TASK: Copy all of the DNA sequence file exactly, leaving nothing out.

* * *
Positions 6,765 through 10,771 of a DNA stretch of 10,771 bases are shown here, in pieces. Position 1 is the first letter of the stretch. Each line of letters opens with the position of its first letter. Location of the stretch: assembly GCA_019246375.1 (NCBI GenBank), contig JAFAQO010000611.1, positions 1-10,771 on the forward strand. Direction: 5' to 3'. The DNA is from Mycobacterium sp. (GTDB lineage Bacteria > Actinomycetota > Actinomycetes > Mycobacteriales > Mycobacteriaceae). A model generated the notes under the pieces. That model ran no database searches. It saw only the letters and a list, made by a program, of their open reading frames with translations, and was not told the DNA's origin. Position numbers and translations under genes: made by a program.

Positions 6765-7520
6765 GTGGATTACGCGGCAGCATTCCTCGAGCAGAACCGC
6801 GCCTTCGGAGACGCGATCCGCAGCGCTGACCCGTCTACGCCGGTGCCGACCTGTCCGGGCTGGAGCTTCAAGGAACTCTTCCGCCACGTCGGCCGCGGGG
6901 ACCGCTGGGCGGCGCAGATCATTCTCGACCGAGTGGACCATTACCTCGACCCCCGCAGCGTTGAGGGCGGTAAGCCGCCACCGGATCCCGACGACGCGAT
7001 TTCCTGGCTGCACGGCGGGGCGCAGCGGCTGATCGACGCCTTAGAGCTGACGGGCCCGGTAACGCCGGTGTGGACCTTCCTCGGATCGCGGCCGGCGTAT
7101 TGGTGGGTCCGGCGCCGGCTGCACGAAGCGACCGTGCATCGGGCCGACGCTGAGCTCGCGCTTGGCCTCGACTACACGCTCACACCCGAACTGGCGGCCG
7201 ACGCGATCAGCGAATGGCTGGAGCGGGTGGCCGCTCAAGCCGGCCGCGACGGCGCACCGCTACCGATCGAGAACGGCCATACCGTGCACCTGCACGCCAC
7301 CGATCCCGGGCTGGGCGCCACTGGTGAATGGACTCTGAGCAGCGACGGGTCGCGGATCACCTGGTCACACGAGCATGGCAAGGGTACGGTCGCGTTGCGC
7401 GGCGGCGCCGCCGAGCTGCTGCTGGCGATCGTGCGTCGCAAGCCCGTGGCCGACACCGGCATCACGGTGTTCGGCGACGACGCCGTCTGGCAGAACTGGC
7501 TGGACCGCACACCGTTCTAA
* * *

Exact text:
Positions 6,765 through 10,771 of a DNA stretch of 10,771 bases are shown here, in pieces. Position 1 is the first letter of the stretch. Each line of letters opens with the position of its first letter. Location of the stretch: assembly GCA_019246375.1 (NCBI GenBank), contig JAFAQO010000611.1, positions 1-10,771 on the forward strand. Direction: 5' to 3'. The DNA is from Mycobacterium sp. (GTDB lineage Bacteria > Actinomycetota > Actinomycetes > Mycobacteriales > Mycobacteriaceae). A model generated the notes under the pieces. That model ran no database searches. It saw only the letters and a list, made by a program, of their open reading frames with translations, and was not told the DNA's origin. Position numbers and translations under genes: made by a program.

Positions 6765-7520
6765 GTGGATTACGCGGCAGCATTCCTCGAGCAGAACCGC
6801 GCCTTCGGAGACGCGATCCGCAGCGCTGACCCGTCTACGCCGGTGCCGACCTGTCCGGGCTGGAGCTTCAAGGAACTCTTCCGCCACGTCGGCCGCGGGG
6901 ACCGCTGGGCGGCGCAGATCATTCTCGACCGAGTGGACCATTACCTCGACCCCCGCAGCGTTGAGGGCGGTAAGCCGCCACCGGATCCCGACGACGCGAT
7001 TTCCTGGCTGCACGGCGGGGCGCAGCGGCTGATCGACGCCTTAGAGCTGACGGGCCCGGTAACGCCGGTGTGGACCTTCCTCGGATCGCGGCCGGCGTAT
7101 TGGTGGGTCCGGCGCCGGCTGCACGAAGCGACCGTGCATCGGGCCGACGCTGAGCTCGCGCTTGGCCTCGACTACACGCTCACACCCGAACTGGCGGCCG
7201 ACGCGATCAGCGAATGGCTGGAGCGGGTGGCCGCTCAAGCCGGCCGCGACGGCGCACCGCTACCGATCGAGAACGGCCATACCGTGCACCTGCACGCCAC
7301 CGATCCCGGGCTGGGCGCCACTGGTGAATGGACTCTGAGCAGCGACGGGTCGCGGATCACCTGGTCACACGAGCATGGCAAGGGTACGGTCGCGTTGCGC
7401 GGCGGCGCCGCCGAGCTGCTGCTGGCGATCGTGCGTCGCAAGCCCGTGGCCGACACCGGCATCACGGTGTTCGGCGACGACGCCGTCTGGCAGAACTGGC
7501 TGGACCGCACACCGTTCTAA